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A sequence of house-shaped volumes make up the form of this medical centre, designed by Hkl Studio to blend in with neighbouring homes on the outskirts of Chiba, Japan.

The Asahicho Clinic provides medical care for elderly patients residing in the suburbs of the coastal city, which is located 30 miles outside Tokyo on the Bōsō Peninsula. Tokyo-based architect Hikalu Tanabe of Hkl Studio devised a series of triangular arches that mimic the gable of a house to help mask the scale and purpose of the building. It is a technique that has been used frequently for medical buildings, with examples including a cancer-care centre in Denmark and a hospice in London. “To give a more familiar image of the building to the visitors we chose a typical house-shape as facade,” said Hikalu Tanabe.

The concrete arches increase in scale towards the centre of the L-shaped building, but taper off towards the back of the site, where the clinic angles behind a neighbouring housing block. Slivers of glass set between the irregularly shaped arches allow light to penetrate the building while restricting views through to the interior. To ensure accessibility for elderly and disabled patients, patient rooms are located on the ground floor of the clinic, while staff areas are situated on the first floor. A double-height reception area occupies the wing of the building that is perpendicular to the street, while the examination rooms are placed along the back of the site in the arm parallel with the street, to provide more privacy.

The upper floor is slotted beneath the pitched roofline in the highest part of the building. It is set back from the structure’s glazed gable, leaving space for the double-height waiting room by the entrance. A narrow staircase leads from the back of the waiting room to a glazed meeting room suspended above the reception desk and a row of staff rooms.A narrow staircase leads from the back of the waiting room to a glazed meeting room suspended above the reception desk and a row of staff rooms.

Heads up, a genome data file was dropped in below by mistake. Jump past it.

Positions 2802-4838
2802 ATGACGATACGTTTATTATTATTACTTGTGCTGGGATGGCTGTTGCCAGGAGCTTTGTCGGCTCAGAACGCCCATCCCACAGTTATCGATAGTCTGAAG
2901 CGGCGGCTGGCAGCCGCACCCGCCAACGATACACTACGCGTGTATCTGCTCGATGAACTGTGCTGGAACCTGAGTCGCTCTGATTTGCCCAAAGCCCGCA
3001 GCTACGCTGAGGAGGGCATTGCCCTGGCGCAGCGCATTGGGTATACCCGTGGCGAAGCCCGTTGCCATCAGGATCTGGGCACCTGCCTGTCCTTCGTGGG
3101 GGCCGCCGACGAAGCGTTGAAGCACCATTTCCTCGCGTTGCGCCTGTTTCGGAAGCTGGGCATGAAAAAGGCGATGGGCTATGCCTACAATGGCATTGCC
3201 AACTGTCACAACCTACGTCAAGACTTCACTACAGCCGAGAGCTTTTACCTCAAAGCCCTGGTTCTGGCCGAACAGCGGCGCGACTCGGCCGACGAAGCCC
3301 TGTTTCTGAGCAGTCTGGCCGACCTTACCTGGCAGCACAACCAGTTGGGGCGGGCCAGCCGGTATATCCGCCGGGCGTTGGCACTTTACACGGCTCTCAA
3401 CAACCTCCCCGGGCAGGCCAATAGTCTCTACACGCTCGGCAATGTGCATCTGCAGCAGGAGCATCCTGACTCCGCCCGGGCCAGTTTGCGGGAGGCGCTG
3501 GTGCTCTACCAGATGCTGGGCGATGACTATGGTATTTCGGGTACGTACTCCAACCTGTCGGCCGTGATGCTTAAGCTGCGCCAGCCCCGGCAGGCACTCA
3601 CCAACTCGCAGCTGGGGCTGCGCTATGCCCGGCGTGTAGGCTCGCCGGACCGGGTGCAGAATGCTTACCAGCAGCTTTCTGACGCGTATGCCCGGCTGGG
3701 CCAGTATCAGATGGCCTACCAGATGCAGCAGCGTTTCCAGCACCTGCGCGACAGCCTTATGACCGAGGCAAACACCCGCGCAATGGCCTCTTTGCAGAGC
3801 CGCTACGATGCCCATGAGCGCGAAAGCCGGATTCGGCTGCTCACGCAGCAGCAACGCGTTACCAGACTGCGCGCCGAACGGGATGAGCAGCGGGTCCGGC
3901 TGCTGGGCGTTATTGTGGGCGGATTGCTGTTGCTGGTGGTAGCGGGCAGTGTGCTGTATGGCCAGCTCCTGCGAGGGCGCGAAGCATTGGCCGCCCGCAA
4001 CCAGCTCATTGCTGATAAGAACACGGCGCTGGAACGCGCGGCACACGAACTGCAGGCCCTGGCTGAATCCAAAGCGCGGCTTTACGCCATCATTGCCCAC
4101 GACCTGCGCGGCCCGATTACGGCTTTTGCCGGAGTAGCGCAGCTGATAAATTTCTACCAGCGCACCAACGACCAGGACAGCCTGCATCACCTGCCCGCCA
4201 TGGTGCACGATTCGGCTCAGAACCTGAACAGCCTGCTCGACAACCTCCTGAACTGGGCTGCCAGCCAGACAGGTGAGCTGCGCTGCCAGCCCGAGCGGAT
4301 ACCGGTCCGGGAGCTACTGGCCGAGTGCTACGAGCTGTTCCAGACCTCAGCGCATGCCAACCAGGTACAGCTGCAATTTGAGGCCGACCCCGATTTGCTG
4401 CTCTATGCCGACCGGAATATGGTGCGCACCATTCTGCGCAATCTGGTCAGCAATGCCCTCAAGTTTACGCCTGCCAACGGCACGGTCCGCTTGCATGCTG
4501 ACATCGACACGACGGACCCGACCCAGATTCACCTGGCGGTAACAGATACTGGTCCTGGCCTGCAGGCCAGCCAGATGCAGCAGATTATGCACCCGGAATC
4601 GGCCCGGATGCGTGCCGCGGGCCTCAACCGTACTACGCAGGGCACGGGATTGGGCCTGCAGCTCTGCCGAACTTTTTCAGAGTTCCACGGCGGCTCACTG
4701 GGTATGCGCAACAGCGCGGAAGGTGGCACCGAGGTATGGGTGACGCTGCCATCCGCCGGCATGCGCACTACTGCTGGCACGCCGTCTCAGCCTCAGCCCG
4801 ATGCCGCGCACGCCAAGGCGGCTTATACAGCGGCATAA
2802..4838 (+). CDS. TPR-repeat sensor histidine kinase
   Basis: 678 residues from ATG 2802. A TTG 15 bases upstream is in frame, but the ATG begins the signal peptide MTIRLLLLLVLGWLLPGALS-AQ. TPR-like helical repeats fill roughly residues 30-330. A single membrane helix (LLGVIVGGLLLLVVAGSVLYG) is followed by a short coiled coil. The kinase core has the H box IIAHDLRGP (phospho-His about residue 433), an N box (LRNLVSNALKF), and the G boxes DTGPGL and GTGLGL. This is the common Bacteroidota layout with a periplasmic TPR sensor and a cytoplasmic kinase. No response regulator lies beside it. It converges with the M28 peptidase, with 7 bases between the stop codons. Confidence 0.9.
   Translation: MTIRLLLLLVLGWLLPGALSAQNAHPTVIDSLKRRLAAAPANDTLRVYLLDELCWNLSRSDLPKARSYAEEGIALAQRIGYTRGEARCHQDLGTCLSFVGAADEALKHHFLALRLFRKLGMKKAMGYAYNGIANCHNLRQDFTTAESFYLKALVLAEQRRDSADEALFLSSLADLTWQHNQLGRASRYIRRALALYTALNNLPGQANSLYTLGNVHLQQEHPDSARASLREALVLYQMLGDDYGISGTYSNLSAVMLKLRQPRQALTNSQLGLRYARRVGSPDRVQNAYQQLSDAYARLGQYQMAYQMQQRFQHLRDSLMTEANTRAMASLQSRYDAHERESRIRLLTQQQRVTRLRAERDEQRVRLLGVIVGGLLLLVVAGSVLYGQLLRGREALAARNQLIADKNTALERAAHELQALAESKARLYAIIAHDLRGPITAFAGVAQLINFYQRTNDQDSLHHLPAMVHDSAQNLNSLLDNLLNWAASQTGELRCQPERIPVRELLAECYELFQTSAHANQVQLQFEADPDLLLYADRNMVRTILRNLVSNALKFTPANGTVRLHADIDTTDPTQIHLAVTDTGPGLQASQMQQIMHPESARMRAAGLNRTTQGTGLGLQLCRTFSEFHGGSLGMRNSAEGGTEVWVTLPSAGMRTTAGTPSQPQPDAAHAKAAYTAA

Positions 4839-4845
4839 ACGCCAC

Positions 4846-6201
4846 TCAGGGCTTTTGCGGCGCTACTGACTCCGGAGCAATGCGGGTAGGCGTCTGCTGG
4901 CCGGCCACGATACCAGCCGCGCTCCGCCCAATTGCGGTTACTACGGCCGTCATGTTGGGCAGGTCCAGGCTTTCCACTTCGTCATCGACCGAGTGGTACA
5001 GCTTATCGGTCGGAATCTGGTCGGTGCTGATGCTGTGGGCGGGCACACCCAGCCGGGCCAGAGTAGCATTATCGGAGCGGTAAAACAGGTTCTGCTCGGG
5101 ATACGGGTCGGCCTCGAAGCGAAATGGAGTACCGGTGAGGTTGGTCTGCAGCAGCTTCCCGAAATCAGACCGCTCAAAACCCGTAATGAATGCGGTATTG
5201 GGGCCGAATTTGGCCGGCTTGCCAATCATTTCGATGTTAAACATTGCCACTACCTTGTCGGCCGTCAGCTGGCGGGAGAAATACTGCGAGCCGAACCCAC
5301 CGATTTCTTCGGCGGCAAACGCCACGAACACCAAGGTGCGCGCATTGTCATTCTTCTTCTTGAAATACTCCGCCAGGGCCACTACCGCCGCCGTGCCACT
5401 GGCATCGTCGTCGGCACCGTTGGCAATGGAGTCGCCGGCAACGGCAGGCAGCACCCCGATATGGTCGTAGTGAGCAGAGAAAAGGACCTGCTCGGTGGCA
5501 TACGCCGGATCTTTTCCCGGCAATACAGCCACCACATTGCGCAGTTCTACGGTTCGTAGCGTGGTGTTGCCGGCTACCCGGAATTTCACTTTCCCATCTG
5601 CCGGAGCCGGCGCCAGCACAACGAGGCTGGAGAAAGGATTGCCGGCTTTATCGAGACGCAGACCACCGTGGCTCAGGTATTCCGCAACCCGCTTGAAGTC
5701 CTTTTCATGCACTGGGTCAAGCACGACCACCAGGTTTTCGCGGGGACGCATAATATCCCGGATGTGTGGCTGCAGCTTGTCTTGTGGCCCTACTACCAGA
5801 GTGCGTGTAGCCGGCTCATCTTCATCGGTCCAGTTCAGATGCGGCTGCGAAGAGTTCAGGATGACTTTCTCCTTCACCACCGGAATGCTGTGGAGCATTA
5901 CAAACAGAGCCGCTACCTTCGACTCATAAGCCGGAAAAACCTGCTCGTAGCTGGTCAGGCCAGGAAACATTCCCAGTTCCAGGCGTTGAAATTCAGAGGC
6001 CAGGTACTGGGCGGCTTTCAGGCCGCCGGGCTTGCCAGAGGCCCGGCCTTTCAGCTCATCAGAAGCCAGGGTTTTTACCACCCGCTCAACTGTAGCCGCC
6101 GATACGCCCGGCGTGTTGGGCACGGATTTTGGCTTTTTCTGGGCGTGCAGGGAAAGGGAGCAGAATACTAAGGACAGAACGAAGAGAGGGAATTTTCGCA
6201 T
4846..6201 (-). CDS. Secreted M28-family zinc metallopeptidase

“The roof gets gradually higher until the centre of the building,” said the architect. “This transition produces spaces with right proportions, from a cozy entrance to a double-height space for waiting, which reduce the feeling of pressure for the surrounding environment.” Nooks created by the shape of the structure provide more secluded seating areas within the spacious waiting room, and outside a row of examination rooms. “This concept of recesses creates a strong relation between the external natural environment and the interior space,” explained the architect. “That, at the same time, creates a variety of niches that give the patient the possibility to choose their favourite one.”

The tall strips of glazing that run up the walls and over the pitched roof of the structure frame views of trees planted in a gravel bed. Pale wooden furnishings and planting help to offset the harshness of the building’s concrete core and floors, while the outer walls are painted a bright white.

Architect: hkl Studio / Hikalu Tanabe // Workshop / Michio Kinoshita // Facade design: Kenichi Shikata // Artwork: Asao Tokolo
Photography: Shinkenchiku-sha // Tetsu Hiraga

via Dezeen

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